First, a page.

However, even more mares impregnated this year to give birth next season have lost new fetuses barely two months into pregnancy. The cyanide might simply have stopped their hearts, Dr. Tobin said.
A similar weather pattern occurred in 1980 and 1981. Those years also resulted in a spike in foal deaths, although not as severe as this year, Dr. Tobin said.
To test the caterpillar theory, UK scientists this week sent out requests for samples of mare colostrum (the first milk they produce for newborns). And since no living tent caterpillars could be found in or near Kentucky, some were shipped from upstate New York for analysis.
Results could be ready by week's end, Dr. Tobin said. But farm owners in Kentucky haven't been waiting for details.
When scientists started talking weeks ago about mycotoxins in the pasture grass, farm owners started limiting the time mares spent in pasture and paying extra to provide mares with special, mycotoxin-absorbing feed. Some owners even started hauling pregnant mares as far as Florida.
And now, just days into studying the caterpillar theory, staff at the Hagyard-Davidson-McGee clinic say they've heard of farm owners chopping down all the black cherry trees on their land.
Legendary farm hurt
For many years after winning the Triple Crown in 1973, the legendary Secretariat stood at Claiborne Farm, one of the storied horse farms surrounding Lexington. Now, 325 mares and 16 stallions, including Go for Gin (1994 Derby winner) and Unbridled (1990 Derby winner) roam its 3,000 acres of rolling bluegrass and black plank fences.
Claiborne managers say they haven't been hit quite as hard as some farms, but they have been hit. The farm lost one late-term pregnancy and 15 foals during early pregnancies 11 were maiden mares (first-time breeders) grazing in two 80-acre fields.
Some of these maiden mares at Claiborne Farms in Paris, Ky., lost their foals to Mare Reproductive Loss Syndrome.|
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We were thinking for a while that maybe the young maidens were more sensitive to whatever's going on, said brood mare foreman Charles Koch. Now, we're hearing it may not be the grass at all, that it might be the caterpillars, or something about the weather. Who knows?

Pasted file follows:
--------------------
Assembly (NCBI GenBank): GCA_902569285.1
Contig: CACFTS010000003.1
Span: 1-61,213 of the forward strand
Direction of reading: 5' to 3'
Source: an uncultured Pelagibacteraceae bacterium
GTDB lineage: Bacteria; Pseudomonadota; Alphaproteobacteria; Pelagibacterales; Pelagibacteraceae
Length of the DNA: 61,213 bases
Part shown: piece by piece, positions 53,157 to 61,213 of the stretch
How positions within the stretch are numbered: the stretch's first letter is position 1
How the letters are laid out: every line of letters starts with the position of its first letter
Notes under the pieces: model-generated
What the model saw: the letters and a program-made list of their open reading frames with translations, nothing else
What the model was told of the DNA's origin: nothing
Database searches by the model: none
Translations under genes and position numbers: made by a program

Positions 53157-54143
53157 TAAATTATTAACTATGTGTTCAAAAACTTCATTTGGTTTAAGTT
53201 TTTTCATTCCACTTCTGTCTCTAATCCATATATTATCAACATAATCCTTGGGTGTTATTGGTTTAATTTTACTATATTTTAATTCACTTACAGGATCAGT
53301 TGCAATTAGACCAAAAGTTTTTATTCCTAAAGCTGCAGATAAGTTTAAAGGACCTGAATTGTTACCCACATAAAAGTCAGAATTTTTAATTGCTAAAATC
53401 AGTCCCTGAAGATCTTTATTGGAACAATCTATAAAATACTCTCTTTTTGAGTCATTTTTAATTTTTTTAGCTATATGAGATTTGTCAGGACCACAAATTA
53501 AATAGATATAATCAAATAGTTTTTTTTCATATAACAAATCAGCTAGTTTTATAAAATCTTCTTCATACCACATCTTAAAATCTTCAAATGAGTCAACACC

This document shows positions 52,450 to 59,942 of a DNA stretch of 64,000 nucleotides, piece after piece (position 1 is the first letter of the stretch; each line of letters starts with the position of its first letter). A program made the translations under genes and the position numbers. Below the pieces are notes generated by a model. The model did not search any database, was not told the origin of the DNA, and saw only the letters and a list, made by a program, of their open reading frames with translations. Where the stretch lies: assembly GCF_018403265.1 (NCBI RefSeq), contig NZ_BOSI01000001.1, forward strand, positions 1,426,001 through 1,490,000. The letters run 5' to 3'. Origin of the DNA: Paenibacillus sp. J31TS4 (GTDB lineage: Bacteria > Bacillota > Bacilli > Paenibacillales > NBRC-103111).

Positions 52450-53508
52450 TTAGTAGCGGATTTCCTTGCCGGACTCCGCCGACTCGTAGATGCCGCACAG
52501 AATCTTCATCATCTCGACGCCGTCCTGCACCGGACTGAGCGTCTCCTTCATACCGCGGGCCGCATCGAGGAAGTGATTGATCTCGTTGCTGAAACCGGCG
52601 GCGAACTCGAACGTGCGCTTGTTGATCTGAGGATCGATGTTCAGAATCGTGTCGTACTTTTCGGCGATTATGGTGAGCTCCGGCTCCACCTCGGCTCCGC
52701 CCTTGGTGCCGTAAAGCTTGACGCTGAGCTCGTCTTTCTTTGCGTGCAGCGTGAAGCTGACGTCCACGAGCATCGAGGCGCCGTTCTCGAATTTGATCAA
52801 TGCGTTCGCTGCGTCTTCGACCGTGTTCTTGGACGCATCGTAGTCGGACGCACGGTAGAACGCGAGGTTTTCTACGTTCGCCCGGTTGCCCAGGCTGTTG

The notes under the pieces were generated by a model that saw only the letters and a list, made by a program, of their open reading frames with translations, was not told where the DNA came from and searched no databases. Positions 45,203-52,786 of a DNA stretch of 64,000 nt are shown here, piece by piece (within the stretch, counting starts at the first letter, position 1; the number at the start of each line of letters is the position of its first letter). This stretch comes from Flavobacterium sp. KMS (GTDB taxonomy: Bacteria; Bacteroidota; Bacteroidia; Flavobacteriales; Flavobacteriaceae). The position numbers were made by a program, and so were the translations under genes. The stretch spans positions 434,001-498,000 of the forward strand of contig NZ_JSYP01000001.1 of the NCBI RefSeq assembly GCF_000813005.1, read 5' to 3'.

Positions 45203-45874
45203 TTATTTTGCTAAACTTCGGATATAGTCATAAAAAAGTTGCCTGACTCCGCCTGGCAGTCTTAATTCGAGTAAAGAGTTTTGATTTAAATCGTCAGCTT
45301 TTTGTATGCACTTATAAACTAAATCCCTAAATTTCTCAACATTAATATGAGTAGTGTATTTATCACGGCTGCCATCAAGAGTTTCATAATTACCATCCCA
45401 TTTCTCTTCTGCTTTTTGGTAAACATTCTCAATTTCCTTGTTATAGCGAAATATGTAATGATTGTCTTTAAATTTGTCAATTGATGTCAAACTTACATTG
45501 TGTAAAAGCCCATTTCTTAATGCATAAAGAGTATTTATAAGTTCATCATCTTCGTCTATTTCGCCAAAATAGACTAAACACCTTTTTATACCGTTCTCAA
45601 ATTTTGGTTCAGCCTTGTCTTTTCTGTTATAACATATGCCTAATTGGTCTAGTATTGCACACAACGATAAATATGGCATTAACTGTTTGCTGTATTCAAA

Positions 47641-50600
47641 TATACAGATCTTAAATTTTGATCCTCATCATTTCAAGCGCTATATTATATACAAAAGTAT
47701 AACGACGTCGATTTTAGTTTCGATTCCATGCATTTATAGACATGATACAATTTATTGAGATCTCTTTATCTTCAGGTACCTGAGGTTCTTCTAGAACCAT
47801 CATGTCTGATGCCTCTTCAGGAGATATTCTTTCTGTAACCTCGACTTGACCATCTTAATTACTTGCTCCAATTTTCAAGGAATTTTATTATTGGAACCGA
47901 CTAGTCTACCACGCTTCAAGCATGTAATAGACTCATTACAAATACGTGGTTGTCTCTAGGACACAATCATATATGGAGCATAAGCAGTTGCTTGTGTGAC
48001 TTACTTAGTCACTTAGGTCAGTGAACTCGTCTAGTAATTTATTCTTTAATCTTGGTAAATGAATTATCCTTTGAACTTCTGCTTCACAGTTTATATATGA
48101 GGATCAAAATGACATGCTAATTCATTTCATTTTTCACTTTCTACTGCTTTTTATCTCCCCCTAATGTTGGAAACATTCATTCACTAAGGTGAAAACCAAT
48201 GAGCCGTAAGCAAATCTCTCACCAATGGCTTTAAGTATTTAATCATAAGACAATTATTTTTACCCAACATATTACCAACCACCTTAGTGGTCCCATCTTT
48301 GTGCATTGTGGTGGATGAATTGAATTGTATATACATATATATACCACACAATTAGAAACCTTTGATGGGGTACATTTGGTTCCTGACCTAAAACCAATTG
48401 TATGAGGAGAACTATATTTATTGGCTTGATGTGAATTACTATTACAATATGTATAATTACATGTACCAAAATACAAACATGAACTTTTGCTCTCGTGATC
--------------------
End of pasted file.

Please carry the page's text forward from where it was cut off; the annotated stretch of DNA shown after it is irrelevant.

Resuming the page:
Damage hasn't been limited to Kentucky thoroughbreds.
In Ohio, where horse breeding isn't a big industry, veterinarians have reported 79 foal deaths to experts at Ohio State University. The losses have been concentrated in 12 southeast Ohio counties, all along the Ohio River, said Dr. Grant Frazer, an animal reproductive expert at Ohio State.
A lot of our reports are involving individual mares on small farms. But for those individual horse owners, the losses are very real, he said.
At one farm raising Belgian horses in Athens, Ohio, all seven mares lost their foals. At another farm in Athens County, all 13 ponies lost their pregnancies, Dr. Frazer said.
The full extent of damage in Ohio may not be known, in large part because less testing is going on.
Small-time horse owners often don't have the money for repeated ultrasound tests that have detected early pregnancy losses in Kentucky. They also don't have the time or money to ship dead foals to the state's diagnostic center in Reynoldsburg, even though the state has reduced its testing fees.
Deaths are slowing
┘Dr. Frazer said he has started to hear more about the caterpillar-cyanide theory. But he hasn't accepted it as the answer.
For the moment, it's just one more theory, Dr. Frazer said.
If the problem was caused by caterpillars, it could be reassuring news for the industry, Dr. Tobin said. That's because it would be relatively easy for horse farms to get rid of their cherry trees and to spray to kill any tent caterpillars they find next season.
Meanwhile, the rate of miscarriages and foal deaths appears to be slacking off. In early May, as many as 10 to 25 dead foals a day were being shipped to the UK Livestock Disease Diagnostic Center. On Tuesday, only one dead foal was delivered.
It remains difficult to tell whether the declining losses reflect a natural end of the crisis, or just the tail end of the breeding season. Still, the caterpillar theory makes some sense, said Dr. John Steiner, a reproductive specialist with Hagyard-Davidson-McGee.
A few weeks ago they were everywhere ... all over the fences and gates and on the ground, Dr. Steiner said. But they're gone now. If it was the caterpillars, it should be over by about now.
The problem is big enough that horse breeders are seeking federal disaster relief. And Kentucky politicians are getting involved.
Republican U.S. Sens. Jim Bunning and Mitch McConnell of Kentucky are planning to introduce legislation to allow the U.S. Department of Agriculture to provide low-interest loans to horse farms, which department officials said is not allowed under current laws.
As they seek answers, some horse farmers and scientists have joked about taking odds on what the cause of this year's disaster will be.
Coming around the final turn, Caterpillar Theory is leading by a nose over Mycotoxin-in-the-Grass. But even Dr. Tobin agrees that Who Knows? is still riding hard on the outside.